Wednesday, January 23, 2013

Featured Volunteer: Hugo Reyes dedicates his time and skills to Kiva

"Kiva works to break the cycle of poverty, and I hope to see more people get involved in making loans." -- Hugo Reyes, Kiva volunteer

City: Williamsburg, Virginia

Language: Spanish

Team: Los Habaneros

Time with Kiva: 3 years

Outstanding contributions to Kiva:
Hugo has not only been a former Team Leader for Los Habaneros, but he's a consistent, reliable translator for the Review and Translation Program. He's set a personal goal of translating a total of 3,000 loans by his birthday in January -- a reachable goal that we don't doubt he'll accomplish!

Here's a short Q&A with this remarkable volunteer:

How did you find out about Kiva?

I heard about Kiva through a PBS podcast. They told the story of a woman in Africa who needed a new peanut grinder. Like many Kiva borrowers, she couldn’t get support from normal banking institutions, but because of a Kiva loan, she was able to get a new grinder. I started lending on Kiva, and often wondered how the loans got to the Kiva website. I found out that I could volunteer as a translator and started translating in September 2009.

Why did you choose to volunteer your time with Kiva?

Kiva is different from other charitable organizations because they’re not giving handouts. They’ve created a loaning program and what I like about it is that along with the loans, Kiva’s Field Partners oftentimes provide training and education. This allows borrowers to learn for the first time how to manage their business. I loved being a volunteer Team Leader, and have been inspired to transfer some of what I did for Los Habaneros to my daily professional work. I’ve even started a Kiva account for my office and we’ve pooled money to make a few loans.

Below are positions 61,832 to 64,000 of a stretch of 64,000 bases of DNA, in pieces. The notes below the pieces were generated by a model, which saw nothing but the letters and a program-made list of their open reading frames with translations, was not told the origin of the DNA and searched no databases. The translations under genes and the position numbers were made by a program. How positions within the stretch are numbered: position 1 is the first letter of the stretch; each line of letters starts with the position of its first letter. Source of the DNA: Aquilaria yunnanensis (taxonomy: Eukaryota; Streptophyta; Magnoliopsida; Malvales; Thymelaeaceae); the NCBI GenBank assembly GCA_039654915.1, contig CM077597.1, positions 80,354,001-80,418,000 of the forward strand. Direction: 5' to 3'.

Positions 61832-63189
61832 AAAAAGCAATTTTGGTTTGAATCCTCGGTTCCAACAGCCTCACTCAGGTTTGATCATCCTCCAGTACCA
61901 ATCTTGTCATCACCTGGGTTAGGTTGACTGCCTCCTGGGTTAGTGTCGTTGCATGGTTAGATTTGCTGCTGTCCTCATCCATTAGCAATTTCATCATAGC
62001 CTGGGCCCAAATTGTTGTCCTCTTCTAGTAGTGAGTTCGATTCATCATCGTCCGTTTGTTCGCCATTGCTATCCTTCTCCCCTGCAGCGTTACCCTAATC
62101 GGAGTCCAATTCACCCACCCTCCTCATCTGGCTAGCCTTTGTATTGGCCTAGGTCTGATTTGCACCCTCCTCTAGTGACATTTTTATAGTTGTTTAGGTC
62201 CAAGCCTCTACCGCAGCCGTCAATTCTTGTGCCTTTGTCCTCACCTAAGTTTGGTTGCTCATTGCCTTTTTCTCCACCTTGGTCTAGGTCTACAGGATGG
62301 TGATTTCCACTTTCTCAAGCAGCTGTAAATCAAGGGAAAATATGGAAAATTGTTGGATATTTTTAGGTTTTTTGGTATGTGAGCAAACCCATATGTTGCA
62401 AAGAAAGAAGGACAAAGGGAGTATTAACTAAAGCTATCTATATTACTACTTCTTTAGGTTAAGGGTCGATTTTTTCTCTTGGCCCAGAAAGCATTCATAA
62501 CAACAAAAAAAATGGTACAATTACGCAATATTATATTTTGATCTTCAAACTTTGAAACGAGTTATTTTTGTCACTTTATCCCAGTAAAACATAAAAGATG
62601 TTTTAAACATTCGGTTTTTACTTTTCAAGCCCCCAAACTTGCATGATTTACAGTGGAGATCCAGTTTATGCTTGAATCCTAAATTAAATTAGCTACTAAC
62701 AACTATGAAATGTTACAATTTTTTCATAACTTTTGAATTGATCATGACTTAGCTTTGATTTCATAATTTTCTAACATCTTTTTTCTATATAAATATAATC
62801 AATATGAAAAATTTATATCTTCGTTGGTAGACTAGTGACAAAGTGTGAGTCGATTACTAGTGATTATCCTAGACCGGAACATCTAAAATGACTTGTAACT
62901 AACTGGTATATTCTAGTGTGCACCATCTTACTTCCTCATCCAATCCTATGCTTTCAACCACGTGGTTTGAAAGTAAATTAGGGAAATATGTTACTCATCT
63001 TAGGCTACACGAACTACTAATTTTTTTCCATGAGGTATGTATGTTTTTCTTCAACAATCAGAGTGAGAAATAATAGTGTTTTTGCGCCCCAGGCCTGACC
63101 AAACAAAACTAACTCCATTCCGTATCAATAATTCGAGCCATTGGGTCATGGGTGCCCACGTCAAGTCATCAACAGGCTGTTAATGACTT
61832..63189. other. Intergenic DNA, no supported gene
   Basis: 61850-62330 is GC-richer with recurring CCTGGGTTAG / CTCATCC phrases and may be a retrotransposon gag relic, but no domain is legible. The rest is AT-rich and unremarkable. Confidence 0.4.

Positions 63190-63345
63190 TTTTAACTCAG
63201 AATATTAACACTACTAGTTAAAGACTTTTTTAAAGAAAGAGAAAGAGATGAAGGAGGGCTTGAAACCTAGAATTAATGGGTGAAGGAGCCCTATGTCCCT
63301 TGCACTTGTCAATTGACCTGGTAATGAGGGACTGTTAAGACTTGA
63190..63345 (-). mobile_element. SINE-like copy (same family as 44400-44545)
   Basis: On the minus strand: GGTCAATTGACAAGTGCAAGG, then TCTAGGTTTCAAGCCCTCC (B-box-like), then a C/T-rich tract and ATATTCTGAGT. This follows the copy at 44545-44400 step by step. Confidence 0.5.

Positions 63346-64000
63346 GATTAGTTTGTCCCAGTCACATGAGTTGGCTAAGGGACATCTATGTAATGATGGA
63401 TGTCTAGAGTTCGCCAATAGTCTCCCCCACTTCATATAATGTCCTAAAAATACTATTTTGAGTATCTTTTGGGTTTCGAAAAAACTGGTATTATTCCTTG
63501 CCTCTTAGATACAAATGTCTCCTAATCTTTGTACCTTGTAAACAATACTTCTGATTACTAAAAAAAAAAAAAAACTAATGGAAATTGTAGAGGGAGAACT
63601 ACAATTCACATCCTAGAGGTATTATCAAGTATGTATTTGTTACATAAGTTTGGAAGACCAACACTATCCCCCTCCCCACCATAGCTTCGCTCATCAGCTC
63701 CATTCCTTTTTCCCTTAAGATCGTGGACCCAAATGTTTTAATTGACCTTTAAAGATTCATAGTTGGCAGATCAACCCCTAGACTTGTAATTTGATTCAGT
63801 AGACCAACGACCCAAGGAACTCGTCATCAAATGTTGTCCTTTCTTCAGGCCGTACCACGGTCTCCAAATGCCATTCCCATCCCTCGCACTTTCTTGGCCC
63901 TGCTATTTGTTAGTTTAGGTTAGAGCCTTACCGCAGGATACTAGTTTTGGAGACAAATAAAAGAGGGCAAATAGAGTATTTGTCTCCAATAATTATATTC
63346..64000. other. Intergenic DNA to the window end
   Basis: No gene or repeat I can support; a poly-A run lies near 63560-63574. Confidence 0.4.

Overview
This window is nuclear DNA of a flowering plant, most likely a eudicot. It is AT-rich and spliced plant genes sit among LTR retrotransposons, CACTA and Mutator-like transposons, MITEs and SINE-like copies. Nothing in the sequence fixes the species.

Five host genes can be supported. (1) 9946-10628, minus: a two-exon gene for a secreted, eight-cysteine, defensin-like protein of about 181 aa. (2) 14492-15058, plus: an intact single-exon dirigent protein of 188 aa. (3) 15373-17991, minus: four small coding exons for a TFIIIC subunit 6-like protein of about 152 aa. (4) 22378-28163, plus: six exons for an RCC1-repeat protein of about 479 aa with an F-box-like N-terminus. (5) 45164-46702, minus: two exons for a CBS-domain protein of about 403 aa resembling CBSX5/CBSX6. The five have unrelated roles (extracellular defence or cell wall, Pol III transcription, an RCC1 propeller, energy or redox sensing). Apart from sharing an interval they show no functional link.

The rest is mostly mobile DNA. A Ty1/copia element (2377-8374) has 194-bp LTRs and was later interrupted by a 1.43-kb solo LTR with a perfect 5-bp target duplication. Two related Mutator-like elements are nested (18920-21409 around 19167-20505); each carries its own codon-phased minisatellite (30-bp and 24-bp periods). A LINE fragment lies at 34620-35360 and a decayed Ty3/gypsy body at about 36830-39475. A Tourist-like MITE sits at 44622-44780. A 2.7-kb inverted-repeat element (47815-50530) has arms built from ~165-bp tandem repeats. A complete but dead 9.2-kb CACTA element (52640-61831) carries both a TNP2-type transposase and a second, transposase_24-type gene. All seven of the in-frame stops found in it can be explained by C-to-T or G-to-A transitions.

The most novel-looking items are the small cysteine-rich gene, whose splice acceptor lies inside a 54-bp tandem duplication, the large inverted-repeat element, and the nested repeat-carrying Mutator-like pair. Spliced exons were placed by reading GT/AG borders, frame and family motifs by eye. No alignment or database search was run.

What is your favorite partner or region?

I have a soft spot for Mexico (and all of Latin America) because my family is from there. I’ve translated for and also made a number of loans to Mexican borrowers.

Tell us about a memorable profile you have encountered.

One of the first loans I translated was for a woman in Bolivia. The simple description consisted of short sentences, but they were very clear and concise. This woman lost her home, barn and livestock when flood waters rushed through, and she barely made it out herself as she grabbed whatever she could. The story was so tragic and very touching.

Where is your favorite place in the world to travel?

I like to travel to different parts of Europe, and of course to Mexico to see family. There was a long period in which I didn’t get back to Mexico, and I think becoming a Kiva translator played a part in why I started making a yearly trip there in recent years. When I travel, I like to stay away from resorts and touristy spots. Everyone wants to use their English with you and I like to get away from that and really experience the culture of a place.

Tell us an unusual or surprising fact about yourself.

I have an on-going project to create a room in my house for model trains and railroading. The models are so detailed that if you take a close-up picture of them, you wouldn’t be able to tell if it was the real thing or not from the picture. 

Photo provided by Hugo Reyes, volunteer translator.

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